President Muhammadu Buhari’s ‘Change Begins with Me’ campaign suffered a setback Friday following a newspaper report that the president allegedly plagiarised President Barack Obama in the speech he delivered while launching the project.
The government says the campaign will help curb “widespread act of immorality” by Nigerians.
The report, which detailed how Mr. Buhari allegedly lifted quotes from a 2008 speech by Mr. Obama, came on the heels of another damaging allegation that the ‘Change Begins With Me’ campaign contained elements belonging to another anti-corruption effort, ‘Not in My Country’.
Mr. Buhari on August 8 launched the ‘reorientation’ campaign in Abuja as part of his government’s strategy to make Nigerians eschew “dishonesty, indolence, unbridled corruption and widespread impunity” and embrace daily introspection over their “immoral” conducts.
He also used the occasion to sue for national consensus amongst Nigerians on issues ranging from spirit of service to patriotism.
“We must resist the temptation to fall back on the same partisanship, pettiness and immaturity that have poisoned our country for so long. Let us summon a new spirit of responsibility, spirit of service, of patriotism and sacrifice, Let us all resolve to pitch in and work hard and look after, not only ourselves but one another.
“What the current problem has taught us is that we cannot have a thriving army of rent seekers and vested interests, while the majority suffers,” Mr. Buhari said.
But facts have emerged indicating Mr. Buhari did not author those quotes.
In a speech delivered after his victory on November 4, 2008, Mr. Obama said to a crowd of enthusiastic supporters:
“Let’s resist the temptation to fall back on the same partisanship and pettiness and immaturity that has poisoned our politics for so long.
“So let us summon a new spirit of patriotism, of responsibility, where each of us resolves to pitch in and work harder and look after not only ourselves but each other. “Let us remember that, if this financial crisis taught us anything, it’s that we cannot have a thriving Wall Street while Main Street suffers.”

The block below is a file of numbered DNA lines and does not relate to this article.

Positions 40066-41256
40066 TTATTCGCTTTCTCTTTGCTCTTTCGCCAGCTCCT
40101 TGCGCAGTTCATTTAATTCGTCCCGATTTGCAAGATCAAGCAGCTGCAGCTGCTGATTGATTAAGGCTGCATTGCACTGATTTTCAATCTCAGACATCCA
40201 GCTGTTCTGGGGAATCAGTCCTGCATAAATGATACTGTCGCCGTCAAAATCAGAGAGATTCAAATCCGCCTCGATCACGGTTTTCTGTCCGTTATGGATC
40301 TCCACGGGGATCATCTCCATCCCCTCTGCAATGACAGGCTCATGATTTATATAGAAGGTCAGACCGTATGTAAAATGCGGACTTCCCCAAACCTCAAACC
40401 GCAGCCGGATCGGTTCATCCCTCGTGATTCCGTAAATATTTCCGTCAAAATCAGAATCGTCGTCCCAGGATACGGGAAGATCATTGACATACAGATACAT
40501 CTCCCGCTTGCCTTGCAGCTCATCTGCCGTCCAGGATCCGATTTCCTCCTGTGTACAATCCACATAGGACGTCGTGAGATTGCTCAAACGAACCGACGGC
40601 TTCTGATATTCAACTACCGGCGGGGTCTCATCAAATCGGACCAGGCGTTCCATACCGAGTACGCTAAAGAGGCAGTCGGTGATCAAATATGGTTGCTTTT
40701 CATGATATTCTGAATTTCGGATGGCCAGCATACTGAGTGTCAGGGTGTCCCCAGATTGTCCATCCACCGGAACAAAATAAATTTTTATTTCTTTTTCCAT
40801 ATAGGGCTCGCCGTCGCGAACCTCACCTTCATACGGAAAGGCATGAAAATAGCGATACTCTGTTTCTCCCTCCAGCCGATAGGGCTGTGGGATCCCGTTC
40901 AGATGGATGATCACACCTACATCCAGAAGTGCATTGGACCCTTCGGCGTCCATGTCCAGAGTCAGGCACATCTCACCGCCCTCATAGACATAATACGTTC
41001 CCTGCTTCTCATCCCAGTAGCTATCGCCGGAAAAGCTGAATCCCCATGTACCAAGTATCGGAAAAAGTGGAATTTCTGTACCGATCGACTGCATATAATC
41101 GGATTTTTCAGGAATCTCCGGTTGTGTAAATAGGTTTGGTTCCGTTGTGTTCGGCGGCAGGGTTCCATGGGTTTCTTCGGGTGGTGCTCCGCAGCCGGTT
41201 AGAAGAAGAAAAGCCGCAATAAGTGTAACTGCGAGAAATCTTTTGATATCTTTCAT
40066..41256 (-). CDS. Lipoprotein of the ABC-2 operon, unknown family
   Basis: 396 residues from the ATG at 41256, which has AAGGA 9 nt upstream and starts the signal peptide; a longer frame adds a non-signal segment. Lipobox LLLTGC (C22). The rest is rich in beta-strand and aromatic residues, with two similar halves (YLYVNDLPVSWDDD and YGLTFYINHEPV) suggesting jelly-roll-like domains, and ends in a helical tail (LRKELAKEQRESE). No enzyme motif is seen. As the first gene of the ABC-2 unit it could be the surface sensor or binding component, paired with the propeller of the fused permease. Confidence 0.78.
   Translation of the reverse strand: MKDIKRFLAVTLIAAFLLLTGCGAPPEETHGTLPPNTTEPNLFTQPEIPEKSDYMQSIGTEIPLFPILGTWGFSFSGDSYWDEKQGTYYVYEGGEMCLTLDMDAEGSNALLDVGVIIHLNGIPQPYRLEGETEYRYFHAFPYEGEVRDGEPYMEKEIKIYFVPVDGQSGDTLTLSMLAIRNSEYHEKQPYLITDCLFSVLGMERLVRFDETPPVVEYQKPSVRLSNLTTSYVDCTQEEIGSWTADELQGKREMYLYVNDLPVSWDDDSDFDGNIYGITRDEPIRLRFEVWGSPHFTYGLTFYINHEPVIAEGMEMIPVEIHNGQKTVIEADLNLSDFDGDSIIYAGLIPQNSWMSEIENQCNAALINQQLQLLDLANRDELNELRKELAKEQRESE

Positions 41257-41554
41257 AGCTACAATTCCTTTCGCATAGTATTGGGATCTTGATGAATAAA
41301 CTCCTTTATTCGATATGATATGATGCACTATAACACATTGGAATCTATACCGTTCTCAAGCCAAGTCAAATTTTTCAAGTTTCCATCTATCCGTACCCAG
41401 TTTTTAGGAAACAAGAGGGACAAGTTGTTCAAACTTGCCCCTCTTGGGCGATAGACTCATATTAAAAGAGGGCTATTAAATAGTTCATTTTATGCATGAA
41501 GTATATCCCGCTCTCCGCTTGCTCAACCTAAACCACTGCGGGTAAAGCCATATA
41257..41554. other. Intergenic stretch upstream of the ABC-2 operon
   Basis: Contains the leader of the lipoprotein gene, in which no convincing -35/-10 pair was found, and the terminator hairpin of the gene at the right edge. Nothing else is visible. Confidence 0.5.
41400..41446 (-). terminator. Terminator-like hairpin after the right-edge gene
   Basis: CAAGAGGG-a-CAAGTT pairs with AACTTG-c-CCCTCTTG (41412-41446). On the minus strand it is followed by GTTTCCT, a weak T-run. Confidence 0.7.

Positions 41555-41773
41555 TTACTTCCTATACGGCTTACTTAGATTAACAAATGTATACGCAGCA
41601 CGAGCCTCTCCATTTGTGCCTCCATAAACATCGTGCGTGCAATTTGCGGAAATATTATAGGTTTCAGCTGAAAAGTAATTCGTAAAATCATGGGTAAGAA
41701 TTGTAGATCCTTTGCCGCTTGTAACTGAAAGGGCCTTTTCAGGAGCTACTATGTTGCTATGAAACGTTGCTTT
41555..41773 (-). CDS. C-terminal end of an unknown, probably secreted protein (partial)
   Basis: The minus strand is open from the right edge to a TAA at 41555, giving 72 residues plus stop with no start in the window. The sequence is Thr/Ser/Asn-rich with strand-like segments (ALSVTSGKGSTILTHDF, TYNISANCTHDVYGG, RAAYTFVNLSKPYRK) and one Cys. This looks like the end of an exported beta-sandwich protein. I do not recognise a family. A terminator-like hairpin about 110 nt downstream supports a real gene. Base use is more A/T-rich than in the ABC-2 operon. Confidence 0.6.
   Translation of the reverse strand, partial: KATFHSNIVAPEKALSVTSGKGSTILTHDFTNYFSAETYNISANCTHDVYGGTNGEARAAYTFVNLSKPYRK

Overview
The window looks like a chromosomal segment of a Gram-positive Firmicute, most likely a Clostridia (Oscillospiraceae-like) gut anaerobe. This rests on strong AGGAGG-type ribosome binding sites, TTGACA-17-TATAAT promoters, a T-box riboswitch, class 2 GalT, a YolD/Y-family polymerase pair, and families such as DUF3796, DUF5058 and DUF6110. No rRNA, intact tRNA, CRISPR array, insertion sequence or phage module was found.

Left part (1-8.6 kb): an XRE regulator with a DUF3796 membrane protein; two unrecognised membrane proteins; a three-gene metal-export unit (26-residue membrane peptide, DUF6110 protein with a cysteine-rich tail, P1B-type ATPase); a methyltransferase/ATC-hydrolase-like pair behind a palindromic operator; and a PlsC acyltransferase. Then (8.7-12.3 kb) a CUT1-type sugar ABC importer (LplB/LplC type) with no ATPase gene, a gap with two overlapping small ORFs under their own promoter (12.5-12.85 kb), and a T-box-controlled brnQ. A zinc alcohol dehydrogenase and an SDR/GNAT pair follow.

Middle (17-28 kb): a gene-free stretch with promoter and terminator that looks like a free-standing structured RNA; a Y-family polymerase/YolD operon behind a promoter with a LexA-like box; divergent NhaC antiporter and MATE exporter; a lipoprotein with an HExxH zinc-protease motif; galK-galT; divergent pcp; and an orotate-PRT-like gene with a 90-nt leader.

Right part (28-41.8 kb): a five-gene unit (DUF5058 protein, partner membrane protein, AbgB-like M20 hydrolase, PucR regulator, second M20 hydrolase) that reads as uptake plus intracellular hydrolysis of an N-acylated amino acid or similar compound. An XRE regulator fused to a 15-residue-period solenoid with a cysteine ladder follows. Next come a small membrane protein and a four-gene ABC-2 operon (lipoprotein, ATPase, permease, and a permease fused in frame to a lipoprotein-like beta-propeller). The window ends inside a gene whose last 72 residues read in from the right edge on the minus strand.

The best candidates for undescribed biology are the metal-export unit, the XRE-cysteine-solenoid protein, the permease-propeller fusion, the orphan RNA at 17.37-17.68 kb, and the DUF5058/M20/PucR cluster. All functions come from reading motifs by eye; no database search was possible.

After highlighting the seeming plagiarism, Mr. Akinremi said the act was “unethical” and lampooned Mr. Buhari for allegedly indulging in it.
“It is immoral to plagiarize other people’s work, but even worse to use dishonesty to launch a campaign about honesty.
“When you use another person’s work without acknowledgement, you have plagiarized. You simply pretend as if it is your own. It is unethical. It makes a mess of the campaign from the start. That is what Buhari has done, nobody will believe in the ‘change begins with me’ campaign, because it was built on lies,” Mr. Akinremi said.
When contacted Friday morning, presidential spokesperson, Garba Shehu, said he was just becoming aware of the allegation and that the presidency would investigate.
Mr. Akinremi’s column was published a week after associates of Akin Fadeyi, creator of ‘Not In My Country’ accused the Buhari administration of stealing his concept to launch ‘Change Begins with Me.’
The associates said Mr. Fadeyi, a creative artist and former head of communications at Airtel Nigeria, met with the Minister of Information and Culture, Lai Mohammed, in December 2015 to intimate him of ‘Not In My Country,’ an episodic narrative that deploys humour to underscore societal ills and appeal to Nigerians to shun sharp practices.
They said Mr. Mohammed declined interest in the concept, only to turn around to adapt it for ‘Change Begins with Me’ campaign.
But Mr. Mohammed denied the allegations, saying he started ‘Change Begins with Me’ before he was appointed minister.
“We started working on ‘Change Begins with Me’ before the honourable minister was nominated and we’ve been working with the agency that produced the campaign,” Mr. Mohammed’s associate said.
The ‘Change Begins with Me’ campaign had earned Mr. Buhari widespread criticism, with many Nigerians accusing him of shifting blames to them and wondering why they gave him their mandate if he would ultimately saddle them with the duty of effecting the change he promised.